A little bit of information goes a long way when it comes to helping animals. So imagine what can happen when a lot of information gets to the right people.
Take, for example, the 26 emaciated dogs rescued by sheriff’s deputy Dru Davis in Creek County, Oklahoma. Davis used a dog body scoring chart he received just six days earlier from HSUS experts to identify the dogs’ level of starvation, as well as information the HSUS shared on search warrants to seize the dogs.
Davis saw a puppy who looked like he wouldn’t survive without immediate help, so he found the contact information for the Humane Society of Tulsa in his training packet and enlisted its help. Training for deputies on animal crimes is scant, he says, and his county has limited resources for such calls. Had it not been for the HSUS training, Davis says he likely would have given the owner a warning and checked back in a week. Davis’ case is one of the first victories of The Humane State Program, a donor-driven HSUS initiative launched this year to help train law enforcement, shelters and rescues, wildlife rehabbers, prosecutors and even judges in animal-related issues. It draws on HSUS experts in fields such as animal fighting and investigations, dangerous exotic pets, wildlife protection, spay/neuter and disaster response.
The Humane State Program connects the dots between animal protection laws and the people who enforce them. Shelter and rescue communities can knowledgeably report issues, while law enforcement officers, prosecutors and state agencies can confidently enforce the laws.
1. Strengthening the front lines
Law enforcement training topics include investigating puppy mills and animal fighting; recognizing and investigating animal cruelty; handling interviews, warrants and evidence collection; and interpreting and applying animal protection laws for rescue and criminal prosecution.
Attendees receive information packets with crime-reporting tip lines and resources as well as cruelty investigation kits valued at $500 each. The kits included a tactical bag from the company 5.11, a digital camera, a state-specific animal-law handbook, animal handling and investigative equipment, and dog, cat and horse body condition scoring charts.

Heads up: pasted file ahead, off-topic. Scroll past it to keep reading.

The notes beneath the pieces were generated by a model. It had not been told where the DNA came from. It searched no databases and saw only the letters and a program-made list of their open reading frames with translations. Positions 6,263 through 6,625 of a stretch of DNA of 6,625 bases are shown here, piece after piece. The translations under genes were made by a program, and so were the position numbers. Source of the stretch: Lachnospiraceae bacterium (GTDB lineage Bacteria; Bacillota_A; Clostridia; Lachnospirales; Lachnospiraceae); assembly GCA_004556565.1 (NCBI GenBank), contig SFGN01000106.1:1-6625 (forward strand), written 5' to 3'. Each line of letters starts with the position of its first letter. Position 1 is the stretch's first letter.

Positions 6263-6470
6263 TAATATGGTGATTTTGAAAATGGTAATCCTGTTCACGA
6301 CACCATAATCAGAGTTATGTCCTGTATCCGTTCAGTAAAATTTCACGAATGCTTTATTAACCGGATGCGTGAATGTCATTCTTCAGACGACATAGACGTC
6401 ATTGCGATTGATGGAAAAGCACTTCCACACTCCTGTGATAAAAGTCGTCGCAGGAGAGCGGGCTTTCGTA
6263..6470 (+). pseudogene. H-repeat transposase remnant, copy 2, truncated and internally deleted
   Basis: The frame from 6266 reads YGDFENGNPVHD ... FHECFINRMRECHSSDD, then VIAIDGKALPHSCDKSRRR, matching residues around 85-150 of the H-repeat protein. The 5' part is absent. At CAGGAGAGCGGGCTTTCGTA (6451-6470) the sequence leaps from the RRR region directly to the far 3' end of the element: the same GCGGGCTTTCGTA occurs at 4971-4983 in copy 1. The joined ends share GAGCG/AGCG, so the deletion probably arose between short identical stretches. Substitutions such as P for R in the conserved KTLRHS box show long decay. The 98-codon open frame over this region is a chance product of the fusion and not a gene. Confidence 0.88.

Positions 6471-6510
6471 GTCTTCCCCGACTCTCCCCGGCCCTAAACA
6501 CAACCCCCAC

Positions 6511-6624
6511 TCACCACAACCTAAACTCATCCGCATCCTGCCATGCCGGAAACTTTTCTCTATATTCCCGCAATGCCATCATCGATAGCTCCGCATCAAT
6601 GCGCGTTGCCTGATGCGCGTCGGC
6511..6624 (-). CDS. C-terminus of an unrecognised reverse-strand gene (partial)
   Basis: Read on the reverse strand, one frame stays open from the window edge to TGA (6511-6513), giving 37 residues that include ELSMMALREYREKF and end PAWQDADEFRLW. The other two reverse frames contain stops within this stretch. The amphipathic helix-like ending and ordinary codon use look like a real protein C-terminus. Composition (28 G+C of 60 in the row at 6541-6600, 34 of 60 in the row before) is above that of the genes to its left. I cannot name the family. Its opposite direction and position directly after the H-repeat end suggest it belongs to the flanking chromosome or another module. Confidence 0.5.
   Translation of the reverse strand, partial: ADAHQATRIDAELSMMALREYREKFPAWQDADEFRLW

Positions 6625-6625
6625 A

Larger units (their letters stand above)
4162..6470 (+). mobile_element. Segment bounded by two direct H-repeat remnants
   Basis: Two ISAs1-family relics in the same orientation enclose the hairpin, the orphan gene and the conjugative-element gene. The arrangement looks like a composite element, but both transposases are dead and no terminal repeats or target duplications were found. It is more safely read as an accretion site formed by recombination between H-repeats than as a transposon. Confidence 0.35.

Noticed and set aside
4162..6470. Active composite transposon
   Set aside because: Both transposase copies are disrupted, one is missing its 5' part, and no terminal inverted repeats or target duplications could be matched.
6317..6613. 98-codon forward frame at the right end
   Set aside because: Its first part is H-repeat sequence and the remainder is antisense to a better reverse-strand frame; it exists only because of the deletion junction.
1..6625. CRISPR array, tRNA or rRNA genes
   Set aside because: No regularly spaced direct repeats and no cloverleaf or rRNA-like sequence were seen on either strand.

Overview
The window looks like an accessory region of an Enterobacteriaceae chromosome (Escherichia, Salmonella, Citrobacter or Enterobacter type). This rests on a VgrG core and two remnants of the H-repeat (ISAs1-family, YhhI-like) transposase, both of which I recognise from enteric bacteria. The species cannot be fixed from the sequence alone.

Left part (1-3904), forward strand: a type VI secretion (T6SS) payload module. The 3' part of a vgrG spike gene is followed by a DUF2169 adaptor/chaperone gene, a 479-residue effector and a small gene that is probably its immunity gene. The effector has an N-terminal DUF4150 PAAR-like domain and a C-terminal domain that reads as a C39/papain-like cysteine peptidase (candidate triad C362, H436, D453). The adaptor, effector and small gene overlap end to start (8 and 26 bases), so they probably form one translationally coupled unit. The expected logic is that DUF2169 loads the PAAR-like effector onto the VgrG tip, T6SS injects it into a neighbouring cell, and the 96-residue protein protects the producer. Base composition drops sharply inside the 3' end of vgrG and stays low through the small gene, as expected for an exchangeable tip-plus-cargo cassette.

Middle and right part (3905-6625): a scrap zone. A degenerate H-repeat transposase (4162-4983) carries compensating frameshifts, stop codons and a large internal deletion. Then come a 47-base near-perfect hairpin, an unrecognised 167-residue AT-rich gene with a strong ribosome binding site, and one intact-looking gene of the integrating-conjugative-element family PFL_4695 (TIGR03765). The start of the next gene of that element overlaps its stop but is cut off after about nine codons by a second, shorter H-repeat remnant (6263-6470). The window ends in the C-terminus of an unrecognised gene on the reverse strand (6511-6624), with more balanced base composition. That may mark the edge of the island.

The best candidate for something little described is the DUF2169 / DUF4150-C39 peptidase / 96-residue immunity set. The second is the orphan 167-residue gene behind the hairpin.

The animal law handbook is an easy-to-reference guide to a wide range of laws that enforcement officers would typically encounter.
Few states publish handbooks such as these, says HSUS senior attorney Leana Stormont, who combed through law codes for two months to create the Oklahoma booklet.
2. Empowering the sheltering community
The pets-focused training for shelters and rescues includes topics such as compassion fatigue, social media strategies to help increase adoption, feral cat communities, rescue and disaster response and working with law enforcement. Attendees receive animal care and control equipment and an information packet with local and national resources.
3. Equipping wildlife responders
Wildlife protection training includes presentations on safe wildlife capture and handling and how to resolve wildlife issues such as helping orphaned and injured animals. Oklahoma still allows the possession of dangerous exotic animals as pets, so attendees in that state will also learn about related laws and resources.
Imagine what the Humane State program could do in your neighborhood. Help your state become a safer place for animals by donating today.
The immediate impact: Saving lives
In the weeks after training in Oklahoma, calls rolled in alerting the HSUS about cruelty cases and other illegal activity such as animal fighting. Rescues and investigations ensued—a direct result of the Humane State Program.